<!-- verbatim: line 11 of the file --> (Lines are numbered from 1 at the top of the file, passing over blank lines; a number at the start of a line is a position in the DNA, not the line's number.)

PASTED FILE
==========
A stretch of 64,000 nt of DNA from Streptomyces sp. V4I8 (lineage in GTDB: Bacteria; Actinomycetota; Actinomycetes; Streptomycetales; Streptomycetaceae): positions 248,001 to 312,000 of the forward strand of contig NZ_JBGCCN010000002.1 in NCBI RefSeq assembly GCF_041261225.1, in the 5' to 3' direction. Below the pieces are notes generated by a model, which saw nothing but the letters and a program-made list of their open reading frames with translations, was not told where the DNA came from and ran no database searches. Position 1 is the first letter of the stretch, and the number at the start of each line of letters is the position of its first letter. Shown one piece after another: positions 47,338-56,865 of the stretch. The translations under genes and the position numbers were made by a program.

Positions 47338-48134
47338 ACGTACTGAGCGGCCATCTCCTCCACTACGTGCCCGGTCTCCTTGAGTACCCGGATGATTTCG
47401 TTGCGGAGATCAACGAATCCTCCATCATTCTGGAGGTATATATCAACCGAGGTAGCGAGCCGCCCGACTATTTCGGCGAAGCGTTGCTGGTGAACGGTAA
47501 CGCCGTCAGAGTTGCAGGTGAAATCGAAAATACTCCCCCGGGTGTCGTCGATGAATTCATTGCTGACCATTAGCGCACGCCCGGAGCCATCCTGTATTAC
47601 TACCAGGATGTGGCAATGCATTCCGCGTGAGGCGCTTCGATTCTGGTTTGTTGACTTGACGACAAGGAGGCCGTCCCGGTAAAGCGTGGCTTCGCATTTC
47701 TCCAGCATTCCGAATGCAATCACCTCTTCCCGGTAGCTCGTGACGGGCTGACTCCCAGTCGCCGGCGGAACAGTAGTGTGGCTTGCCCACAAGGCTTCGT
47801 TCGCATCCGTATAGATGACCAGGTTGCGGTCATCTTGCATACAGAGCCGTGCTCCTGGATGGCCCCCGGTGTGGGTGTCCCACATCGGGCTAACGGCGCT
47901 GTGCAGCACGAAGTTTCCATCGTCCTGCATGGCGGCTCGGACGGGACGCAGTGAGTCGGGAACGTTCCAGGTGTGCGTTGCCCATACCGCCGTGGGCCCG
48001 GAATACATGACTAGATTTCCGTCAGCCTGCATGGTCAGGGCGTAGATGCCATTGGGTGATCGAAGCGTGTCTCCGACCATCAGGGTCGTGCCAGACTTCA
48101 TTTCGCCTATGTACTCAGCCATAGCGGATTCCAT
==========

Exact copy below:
48101 TTTCGCCTATGTACTCAGCCATAGCGGATTCCAT